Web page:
“The Optimistic Workplace” Shows Managing Happiness is Part of Your Job


"The Optimistic Workplace: Creating an Environment That Energizes Everyone" is a deeper look at the science behind employee morale and motivation. What makes a workplace happy-benefits, salary, responsibility? It challenges managers to transform their thinking from a limited view of management as managing to a broader view of collaboration and employee transformation that pays off in better productivity, higher morale, and better performance. With "the Optimistic Workplace", readers will be guided into a new perspective based on latest psychological research on the science happiness.

The Optimistic Workplace

If you buy something through our links, we may earn money from our affiliate partners. Learn more.

As stated in “The Optimistic Workplace: Creating an Environment That Energizes Everyone” the mission of the book is two-fold. The first “is to show that work can be a source of fulfillment, joy and happiness.”

The second is to show that creating happy human beings leads to a better business.

Sounds like an impossible mission? Not according to Shawn Murphy. Murphy, an organizational development consultant, believes that happiness is within the reach of every single business. The path, his book explains, starts from an unlikely place. It starts, Murphy argues, with management.

What “The Optimistic Workplace” is About

Dealing with staff, time sheets, and keeping the office running smoothly rarely creates a feeling of optimism. Yet that is the mindset that “The Optimistic Workplace” wants to challenge. Murphy writes that, under the right conditions, every work environment has the capacity to encourage and foster happiness.

Work environments, according to Murphy, have suffered from an antiquated and authoritarian management paradigm that only focuses on getting results. In this kind of environment, creating a happy workplace is an afterthought. That approach, however, has come back to haunt a lot of managers. Research has shown that businesses suffer from decreasing productivity, declining morale, and increasing dissatisfaction (a.k.a. the “I’m only here for the paycheck” syndrome) among employees.

Instead, “The Optimistic Workplace” focuses on helping managers actively create a positive, collaborative environment that focuses more on employee happiness than has been traditional in business. The book features a plethora of insights, based on psychological research, which demonstrate that happy employees are also more productive. The research goes on to suggest that fostering happiness in your employees doesn’t always require giving them a raise or a bonus. It could be as simple as giving a compliment, entrusting them with a challenging project or asking for their input.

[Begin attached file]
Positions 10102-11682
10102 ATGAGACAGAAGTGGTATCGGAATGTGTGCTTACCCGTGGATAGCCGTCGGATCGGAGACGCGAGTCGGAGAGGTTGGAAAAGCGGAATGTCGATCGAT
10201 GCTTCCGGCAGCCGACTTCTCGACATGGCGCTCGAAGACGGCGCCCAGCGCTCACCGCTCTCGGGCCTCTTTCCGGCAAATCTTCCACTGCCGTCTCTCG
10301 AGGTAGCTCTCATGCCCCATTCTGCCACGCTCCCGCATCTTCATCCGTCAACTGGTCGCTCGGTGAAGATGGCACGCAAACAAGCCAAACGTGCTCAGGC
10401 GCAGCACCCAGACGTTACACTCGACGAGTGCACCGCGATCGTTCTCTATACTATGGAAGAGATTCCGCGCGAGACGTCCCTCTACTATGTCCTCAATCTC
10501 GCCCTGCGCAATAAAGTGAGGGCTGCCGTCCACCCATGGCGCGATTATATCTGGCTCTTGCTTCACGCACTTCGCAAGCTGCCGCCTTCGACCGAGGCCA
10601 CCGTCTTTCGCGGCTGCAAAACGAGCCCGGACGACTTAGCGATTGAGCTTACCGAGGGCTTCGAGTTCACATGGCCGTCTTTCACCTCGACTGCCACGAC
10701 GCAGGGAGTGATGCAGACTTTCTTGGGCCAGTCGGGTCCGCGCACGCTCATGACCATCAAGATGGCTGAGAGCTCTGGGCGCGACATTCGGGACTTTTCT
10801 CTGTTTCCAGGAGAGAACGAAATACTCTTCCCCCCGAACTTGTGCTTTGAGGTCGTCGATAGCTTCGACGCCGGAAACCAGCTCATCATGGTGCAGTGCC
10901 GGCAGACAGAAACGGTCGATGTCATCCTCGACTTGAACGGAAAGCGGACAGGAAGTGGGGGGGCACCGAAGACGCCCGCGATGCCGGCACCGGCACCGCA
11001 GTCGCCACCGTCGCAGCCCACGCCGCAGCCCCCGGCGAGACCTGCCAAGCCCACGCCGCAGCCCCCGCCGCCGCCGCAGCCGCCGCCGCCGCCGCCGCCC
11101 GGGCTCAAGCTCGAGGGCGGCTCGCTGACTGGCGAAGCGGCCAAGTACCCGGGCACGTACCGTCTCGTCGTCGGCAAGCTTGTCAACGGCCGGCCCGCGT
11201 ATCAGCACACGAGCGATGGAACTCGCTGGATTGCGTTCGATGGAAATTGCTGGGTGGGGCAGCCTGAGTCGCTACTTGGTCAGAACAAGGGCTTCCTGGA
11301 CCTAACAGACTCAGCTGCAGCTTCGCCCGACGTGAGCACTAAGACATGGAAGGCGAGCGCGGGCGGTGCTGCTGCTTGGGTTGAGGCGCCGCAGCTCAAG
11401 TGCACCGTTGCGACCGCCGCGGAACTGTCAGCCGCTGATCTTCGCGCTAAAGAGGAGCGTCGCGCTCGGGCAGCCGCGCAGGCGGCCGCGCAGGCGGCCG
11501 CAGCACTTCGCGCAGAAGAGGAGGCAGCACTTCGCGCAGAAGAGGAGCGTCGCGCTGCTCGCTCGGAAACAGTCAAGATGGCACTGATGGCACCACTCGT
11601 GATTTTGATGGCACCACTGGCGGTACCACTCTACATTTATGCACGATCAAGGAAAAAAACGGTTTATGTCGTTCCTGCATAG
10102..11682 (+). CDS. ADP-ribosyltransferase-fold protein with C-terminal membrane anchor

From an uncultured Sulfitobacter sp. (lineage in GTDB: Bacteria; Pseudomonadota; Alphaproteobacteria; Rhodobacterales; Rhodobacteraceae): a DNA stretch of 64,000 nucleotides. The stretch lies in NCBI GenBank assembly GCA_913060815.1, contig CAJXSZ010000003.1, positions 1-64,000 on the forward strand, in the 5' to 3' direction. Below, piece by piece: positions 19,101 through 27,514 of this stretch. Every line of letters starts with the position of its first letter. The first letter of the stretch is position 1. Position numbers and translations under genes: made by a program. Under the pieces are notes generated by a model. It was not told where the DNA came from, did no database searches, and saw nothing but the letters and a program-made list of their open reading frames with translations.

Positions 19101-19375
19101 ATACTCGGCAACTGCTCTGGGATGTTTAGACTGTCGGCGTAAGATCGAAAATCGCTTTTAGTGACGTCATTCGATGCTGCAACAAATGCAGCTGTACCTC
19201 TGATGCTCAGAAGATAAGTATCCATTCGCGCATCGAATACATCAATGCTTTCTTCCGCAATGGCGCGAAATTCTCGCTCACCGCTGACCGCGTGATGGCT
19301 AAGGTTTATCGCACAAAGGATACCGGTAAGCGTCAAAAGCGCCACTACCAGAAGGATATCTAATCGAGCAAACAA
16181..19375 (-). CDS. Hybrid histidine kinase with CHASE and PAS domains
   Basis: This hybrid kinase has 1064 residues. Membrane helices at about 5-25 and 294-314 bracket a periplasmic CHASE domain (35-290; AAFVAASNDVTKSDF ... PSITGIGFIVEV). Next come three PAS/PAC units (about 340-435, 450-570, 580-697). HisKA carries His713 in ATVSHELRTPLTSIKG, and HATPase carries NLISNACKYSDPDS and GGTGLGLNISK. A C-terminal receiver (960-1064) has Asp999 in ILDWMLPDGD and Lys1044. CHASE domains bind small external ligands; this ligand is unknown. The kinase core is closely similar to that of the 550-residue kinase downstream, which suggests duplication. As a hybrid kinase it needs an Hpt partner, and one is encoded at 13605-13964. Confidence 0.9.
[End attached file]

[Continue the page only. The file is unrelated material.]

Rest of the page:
What Murphy is trying to push managers (and ultimately society) to do is question the core beliefs about work and happiness. It should be common practice, according to Murphy, not an exception, for employees to be made to feel that they matter in the workplace. Work should be a place of innovation, not unnecessary limits.

The shift Murphy is looking for begins when managers step up to the challenge of transforming our words and actions with the employees that work with them. It continues when that shift becomes a way of life for all of us.

What Was Best About This Book

The best part of “The Optimistic Workplace” is the book’s focus on more than the “You need happy employees” message that can be found in other books. And it provides more research and a deeper analysis of what goes into creating a happier workplace.

The book also challenges readers to go beyond traditionally accepted beliefs and management practices. For example, research discussed in “The Optimistic Workplace” shows that ostracism is actually more harmful than bullying. How many of us would have thought the opposite? This kind of challenge to a reader’s thinking is exactly what the author needs to inspire change.

What Could Have Been Done Differently

The book places a lot more attention on the extremes in the case studies. Murphy talks about big companies, like Bamboo HR and others, with larger resources than the typical small business owner or entrepreneur. This can lead to the perception that companies with big pockets are the only ones that can afford to create change. The book attempts to refute this notion, but could do it better with case studies and advice geared to the small business.

Why Read This Book

“The Optimistic Workplace” provides a more detailed discussion of the “How do we improve employee morale?” question. It goes further than the typical advice about better employee appreciation and challenges managers to create and actively maintain a positive work environment over the long term rather than short term.

Murphy also provides more of the research behind what it takes to maintain a productive work environment, which sometimes contradicts traditional beliefs about work and happiness. It is crucial to challenge these key beliefs in order to truly improve employee morale and loyalty over the long term.

About the Author

Shawn Murphy (@TheShawnMurphy) is an author,speaker, Huffington post blogger, CEO and founder of Switch and Shift, an organizational transformation consulting company.

Get discounts and special offers on new and classic business books with an Audible Premium Plus membership. Learn more and sign up for an account today.

1 Comment ▼

Charles Franklin Charles Franklin is a Book Reviewer for Small Business Trends. He has a background as a professional reviewer, and is also a content provider and customer relations professional.

One Reaction
  1. Charles: What kind of take-aways from the book could you do, if you are a solopreneur?